Govt fails to reform agencies, laws to protect human rights

Govt fails to reform agencies, laws to protect human rights
 21 May 2010


After 12 years of reform following the fall of Soeharto in 1998, Indonesia still faces many barriers in its efforts to uphold human rights, observers say.

Policy Research and Advocacy (ELSAM) director Agung Putri said Thursday that the government's efforts to reform its law and human rights enforcement agencies had stagnated due to the poor rollout of human rights-related programs.

She cited research conducted by SETARA Institute, which showed that the government executed only 56 of the 103 programs, or 58 percent, stipulated in the 2004-2009 human rights national action plan.

"The blueprint of human rights enforcement programs is good, but the implementation is poor," she said.

To date, the government has not ratified the UN International Convention on the Protection of the Rights of All Migrant Workers and Members of Their Families, which was scheduled for ratification in 2005, and the Optional Protocol to the UN Convention against Torture and the Rome Statute, which were scheduled for ratification in 2008.

Putri said the poor performance of two key law and human rights enforcement agencies - the National Police and the Attorney General's Office - made some human rights violation cases difficult to solve.

An ELSAM human rights review showed that police often ignored human rights issues when dealing with criminals, as evidenced in their shoot-on-sight policy in recent terrorist raids across the country.

"If the police maintain that policy, it could lead to excessive human rights violations," Putri said, adding that the police should be more transparent when conducting counter-terrorism operations.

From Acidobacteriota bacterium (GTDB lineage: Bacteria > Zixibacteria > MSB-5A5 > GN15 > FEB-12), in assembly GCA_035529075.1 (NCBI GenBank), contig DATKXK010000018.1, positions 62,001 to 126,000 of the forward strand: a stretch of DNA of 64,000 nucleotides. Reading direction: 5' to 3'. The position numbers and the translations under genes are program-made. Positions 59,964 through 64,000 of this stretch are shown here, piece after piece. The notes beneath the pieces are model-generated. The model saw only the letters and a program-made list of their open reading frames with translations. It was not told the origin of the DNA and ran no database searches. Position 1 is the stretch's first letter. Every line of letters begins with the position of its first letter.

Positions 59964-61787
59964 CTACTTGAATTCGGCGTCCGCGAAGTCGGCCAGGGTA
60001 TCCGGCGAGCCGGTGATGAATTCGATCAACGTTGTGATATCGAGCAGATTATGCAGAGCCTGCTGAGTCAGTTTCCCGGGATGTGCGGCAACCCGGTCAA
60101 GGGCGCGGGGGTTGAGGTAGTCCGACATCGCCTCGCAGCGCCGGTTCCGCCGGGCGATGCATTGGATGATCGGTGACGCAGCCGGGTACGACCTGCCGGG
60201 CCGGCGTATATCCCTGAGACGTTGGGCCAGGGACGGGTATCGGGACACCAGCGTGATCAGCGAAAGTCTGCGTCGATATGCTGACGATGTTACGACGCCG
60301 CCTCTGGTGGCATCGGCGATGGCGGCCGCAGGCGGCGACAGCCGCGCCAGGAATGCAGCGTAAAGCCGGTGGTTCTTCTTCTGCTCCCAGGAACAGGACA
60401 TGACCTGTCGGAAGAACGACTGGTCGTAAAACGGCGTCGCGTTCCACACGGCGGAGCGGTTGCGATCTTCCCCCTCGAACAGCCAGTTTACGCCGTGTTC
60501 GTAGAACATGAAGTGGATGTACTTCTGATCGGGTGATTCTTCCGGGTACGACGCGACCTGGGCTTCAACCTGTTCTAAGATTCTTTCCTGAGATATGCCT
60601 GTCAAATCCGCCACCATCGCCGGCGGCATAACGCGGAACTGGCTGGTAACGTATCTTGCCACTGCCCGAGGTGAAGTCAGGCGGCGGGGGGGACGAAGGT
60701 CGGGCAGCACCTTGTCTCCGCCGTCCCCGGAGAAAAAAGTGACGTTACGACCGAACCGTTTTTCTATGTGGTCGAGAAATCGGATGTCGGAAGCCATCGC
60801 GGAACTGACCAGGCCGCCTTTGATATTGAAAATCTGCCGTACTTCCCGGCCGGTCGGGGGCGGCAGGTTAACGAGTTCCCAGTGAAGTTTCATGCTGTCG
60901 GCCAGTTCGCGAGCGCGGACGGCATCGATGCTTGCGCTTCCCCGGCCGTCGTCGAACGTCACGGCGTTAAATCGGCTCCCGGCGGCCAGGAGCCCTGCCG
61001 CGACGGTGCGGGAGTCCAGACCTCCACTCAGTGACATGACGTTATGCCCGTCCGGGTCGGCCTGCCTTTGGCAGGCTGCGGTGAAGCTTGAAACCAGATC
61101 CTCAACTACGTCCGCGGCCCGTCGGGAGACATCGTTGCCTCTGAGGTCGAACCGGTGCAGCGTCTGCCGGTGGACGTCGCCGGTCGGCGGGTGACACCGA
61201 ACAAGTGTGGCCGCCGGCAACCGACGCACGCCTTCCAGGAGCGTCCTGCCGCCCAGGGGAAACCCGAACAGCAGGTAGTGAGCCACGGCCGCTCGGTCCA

She suggested that the National Commission on Human Rights set out guidelines for the police to minimize the possibility of human rights violations in their operations.

Putri said that of all the law enforcement agencies, the AGO had the worst performance.

To date, the AGO has not processed the National Commission on Human Rights investigation results on seven key human rights violation cases: the Trisakti University students deaths, the Semanggi I and II incidents, the May 1998 riots, forced kidnappings and the Talangsari, Wamena and Wasior incidents.

The ELSAM report says that among the reasons used by the AGO to halt the cases were lack of sufficient evidence, sub-standard dossiers and lack of legal bases.

In 2009, the report said, the AGO also banned five books it considered threatened public order.

"The AGO has disappointed the public. In the last five years, it has failed to realize its human rights programs," Putri said.

She also criticized the National Commission on Human Rights for its incapability to lobby the President, the police, the AGO and the House of Representatives to solve the cases.

"In 12 years of reform, the coordination between law enforcement agencies has been very weak," she said.